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The Liberty

In Christ we’re free, absolutely free; He paid a great price to deliver us, so we should stand fast in that freedom, rejoice in it, and not return to bondage. (Ga 5:1) It’s like He’s given us the key to our own prison door and expects us to use it. But what exactly is freedom, and how do we walk in it?

Those who find A Scandalous Freedom (Steve Brown, 2004) in Christ, define freedom as “exemption or liberation from the control of some other person, or some arbitrary power.” (p.6) To them, freedom in Christ means we may live as we please, with no rules, constraints, expectations or obligations toward God. The claim is that we have God’s permission to do whatever we want; anything else is “a weird sort of freedom.” (p.7) Their claim is that God will love us just as much, be just as fond of us, no matter what we do, and that He will never be angry or disappointed in us. (p.14)

Yet Christ defines freedom differently, as the ability and tendency to keep God’s Law: when we break God’s law we become slaves to sin (Jn 8:34); so freedom is deliverance from the tendency and inclination to sin (Ro 7:24-25a), being given a new nature that aligns with God’s law. (He 8:10) He says, in effect, that freedom is the ability to live according to our design, and that our design is to be in right relationship with God, to love and obey Him; there’s no salvation, deliverance or freedom apart from this. (1Jn 3:7-8)

Freedom isn’t about having no master; it’s about having the right master. We all have a master: we either serve sin or we serve obedience. (Ro 6:16) Outside Christ we’re slaves to sin (vs 17), but Christ sets us free from sin to serve righteousness. (vs 18) Our new nature serves God’s law, but any lies remaining within us will always serve sin. (Ro 7:25b)

Sin always springs from a lie and takes us captive (2Ti 2:25-26); so freedom is walking in truth, for the truth makes us free. (Jn 8:32) Those who find permission in Christ to sin are simply twisting God’s grace into indulgence, missing Christ entirely. (Jud 1:4)

Lies about freedom are often rooted in a misunderstanding of grace, confusing it with leniency, mercy, and forgiveness, and thus reading related scriptures incorrectly. Grace is the divine influence upon the heart, and its reflection in the life. (Strong) Grace is the very power of God enabling us to live free of sin, to be aligned with His law. Grace is divine enablement, not unconditional forgiveness and love. So, thinking grace gives us freedom to sin is an open contradiction: it’s like freedom to be sick in our healing, or filthy in our cleansing. It is this misunderstanding of grace, turning God’s truth into a lie (Ro 1:25), which gives the half-truths of Christian “freedom” their insidious appeal.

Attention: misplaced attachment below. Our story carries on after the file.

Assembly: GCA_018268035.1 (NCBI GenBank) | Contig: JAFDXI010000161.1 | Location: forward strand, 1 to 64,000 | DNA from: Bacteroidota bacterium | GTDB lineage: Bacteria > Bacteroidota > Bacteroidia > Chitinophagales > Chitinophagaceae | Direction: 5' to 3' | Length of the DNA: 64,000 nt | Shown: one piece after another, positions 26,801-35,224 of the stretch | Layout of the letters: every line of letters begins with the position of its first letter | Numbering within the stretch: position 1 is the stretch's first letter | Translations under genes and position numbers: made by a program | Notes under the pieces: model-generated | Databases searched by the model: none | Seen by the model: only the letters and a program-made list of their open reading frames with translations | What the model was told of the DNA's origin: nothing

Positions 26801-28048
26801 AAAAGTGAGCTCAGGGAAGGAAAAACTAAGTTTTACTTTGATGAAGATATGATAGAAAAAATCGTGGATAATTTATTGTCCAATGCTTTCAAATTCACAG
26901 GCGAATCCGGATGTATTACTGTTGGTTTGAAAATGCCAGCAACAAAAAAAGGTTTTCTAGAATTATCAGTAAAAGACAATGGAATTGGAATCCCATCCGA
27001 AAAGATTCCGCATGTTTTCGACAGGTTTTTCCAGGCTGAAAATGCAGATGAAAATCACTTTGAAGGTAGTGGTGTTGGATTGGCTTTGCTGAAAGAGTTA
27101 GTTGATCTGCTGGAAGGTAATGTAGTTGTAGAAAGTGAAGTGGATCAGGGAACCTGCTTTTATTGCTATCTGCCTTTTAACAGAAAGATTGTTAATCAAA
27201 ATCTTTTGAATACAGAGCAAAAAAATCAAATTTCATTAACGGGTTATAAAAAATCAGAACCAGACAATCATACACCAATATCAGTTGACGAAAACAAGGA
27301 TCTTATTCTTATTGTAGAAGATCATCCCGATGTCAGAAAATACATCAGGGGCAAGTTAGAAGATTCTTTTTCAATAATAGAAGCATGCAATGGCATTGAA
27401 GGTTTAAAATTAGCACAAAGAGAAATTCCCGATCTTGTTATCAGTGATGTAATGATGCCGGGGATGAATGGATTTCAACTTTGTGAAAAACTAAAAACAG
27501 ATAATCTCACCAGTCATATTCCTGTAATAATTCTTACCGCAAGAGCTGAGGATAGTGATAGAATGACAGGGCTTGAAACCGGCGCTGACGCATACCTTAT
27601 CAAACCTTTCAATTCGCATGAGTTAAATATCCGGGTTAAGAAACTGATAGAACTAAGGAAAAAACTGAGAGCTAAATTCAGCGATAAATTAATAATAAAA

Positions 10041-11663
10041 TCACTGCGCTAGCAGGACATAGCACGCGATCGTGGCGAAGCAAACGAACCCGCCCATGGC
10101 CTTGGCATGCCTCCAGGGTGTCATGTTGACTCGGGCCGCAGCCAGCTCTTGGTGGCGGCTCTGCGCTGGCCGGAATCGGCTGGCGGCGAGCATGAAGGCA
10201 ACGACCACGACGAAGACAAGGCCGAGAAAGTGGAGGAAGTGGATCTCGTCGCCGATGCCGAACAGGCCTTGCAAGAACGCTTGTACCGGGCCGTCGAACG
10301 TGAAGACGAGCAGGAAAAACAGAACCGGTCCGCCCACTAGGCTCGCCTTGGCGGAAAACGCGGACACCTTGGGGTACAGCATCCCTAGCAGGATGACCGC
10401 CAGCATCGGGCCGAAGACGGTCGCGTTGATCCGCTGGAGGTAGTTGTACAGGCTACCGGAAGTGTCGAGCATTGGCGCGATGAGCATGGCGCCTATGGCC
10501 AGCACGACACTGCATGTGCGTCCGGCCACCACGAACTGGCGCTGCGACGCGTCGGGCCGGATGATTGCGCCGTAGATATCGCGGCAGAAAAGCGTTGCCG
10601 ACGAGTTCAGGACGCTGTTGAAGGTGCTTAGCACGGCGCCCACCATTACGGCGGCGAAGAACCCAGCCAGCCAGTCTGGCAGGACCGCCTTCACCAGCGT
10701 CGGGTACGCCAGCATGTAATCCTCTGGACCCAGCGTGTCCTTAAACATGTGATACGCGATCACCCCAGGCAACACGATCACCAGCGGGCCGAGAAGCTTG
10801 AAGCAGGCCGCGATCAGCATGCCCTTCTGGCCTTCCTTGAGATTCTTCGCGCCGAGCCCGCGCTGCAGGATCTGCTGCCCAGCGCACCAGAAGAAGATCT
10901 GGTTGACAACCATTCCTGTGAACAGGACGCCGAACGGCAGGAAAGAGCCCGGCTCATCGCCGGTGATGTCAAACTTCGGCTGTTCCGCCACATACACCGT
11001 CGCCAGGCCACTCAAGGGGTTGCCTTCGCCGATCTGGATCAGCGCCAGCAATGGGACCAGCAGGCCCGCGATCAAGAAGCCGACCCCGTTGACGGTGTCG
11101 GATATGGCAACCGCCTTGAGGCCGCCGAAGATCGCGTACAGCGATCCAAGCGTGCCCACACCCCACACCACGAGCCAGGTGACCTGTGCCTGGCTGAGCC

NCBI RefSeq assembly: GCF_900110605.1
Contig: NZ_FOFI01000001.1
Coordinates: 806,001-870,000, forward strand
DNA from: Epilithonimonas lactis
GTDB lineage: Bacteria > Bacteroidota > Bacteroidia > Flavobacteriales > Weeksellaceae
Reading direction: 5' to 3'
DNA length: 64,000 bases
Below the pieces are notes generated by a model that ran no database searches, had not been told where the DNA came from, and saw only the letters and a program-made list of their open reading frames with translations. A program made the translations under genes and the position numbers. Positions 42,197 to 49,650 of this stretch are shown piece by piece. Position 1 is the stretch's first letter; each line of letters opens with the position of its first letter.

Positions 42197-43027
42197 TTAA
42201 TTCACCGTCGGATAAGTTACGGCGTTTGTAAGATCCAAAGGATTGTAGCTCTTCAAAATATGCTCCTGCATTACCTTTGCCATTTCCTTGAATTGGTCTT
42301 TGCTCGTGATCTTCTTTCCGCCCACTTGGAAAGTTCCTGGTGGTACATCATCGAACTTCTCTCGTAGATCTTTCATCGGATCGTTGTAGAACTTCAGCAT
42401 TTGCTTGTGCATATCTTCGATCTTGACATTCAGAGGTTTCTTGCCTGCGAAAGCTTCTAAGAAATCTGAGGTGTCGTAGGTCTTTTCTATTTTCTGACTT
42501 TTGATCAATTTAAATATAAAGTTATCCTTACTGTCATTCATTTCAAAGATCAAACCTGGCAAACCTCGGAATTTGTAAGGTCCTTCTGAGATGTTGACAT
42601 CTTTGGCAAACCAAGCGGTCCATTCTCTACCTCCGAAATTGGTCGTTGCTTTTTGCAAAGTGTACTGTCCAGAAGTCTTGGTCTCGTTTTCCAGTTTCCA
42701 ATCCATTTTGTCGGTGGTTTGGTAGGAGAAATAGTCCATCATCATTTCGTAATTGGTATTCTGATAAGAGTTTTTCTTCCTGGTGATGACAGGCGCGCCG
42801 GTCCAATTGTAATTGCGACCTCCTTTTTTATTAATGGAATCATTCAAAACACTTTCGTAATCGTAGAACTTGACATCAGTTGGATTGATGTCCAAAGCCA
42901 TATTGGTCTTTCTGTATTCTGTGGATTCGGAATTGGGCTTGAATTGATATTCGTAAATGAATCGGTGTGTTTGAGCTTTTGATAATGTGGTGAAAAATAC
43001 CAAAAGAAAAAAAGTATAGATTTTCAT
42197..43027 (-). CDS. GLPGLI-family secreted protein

It is true that God loves and forgives believers totally and unconditionally; there is no sin that Christ did not atone for, and He will never impute sin to any believer. (Ro 4:8) But this is only half of the truth.

The rest of the truth is that believers don’t sin, or break God’s Law (1Jn 3:4), on purpose, carelessly, negligently or presumptuously, as a manner of life. (1Jn 2:4) God has commanded us to keep His law diligently (Ps 119:4), and believers have a new nature that longs to be perfect (Ps 119:5); we actually are obedient to God (1Pe 1:2), inclined toward righteousness and holiness. (Ep 2:10)

Yet believers do sin (1Jn 1:8), missing the mark of perfection even as we try our best to obey. And when we sin, we have an advocate with the Father, Jesus Christ the righteous. (1Jn 2:1) So, once we have salvation we can never lose it: it is eternal. (He 5:9) But thinking this implies freedom to sin willfully and presumptuously is a gross misunderstanding of the gospel. (He 10:26-27)

As believers, we work out our deliverance from sin with fear and trembling (Php 2:13), knowing God Himself is working His grace in us according to His good pleasure. (vs 14) And He that began this good work in us will continue to perform it until the Day of Jesus Christ. (Php 1:6)

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Try the Spirits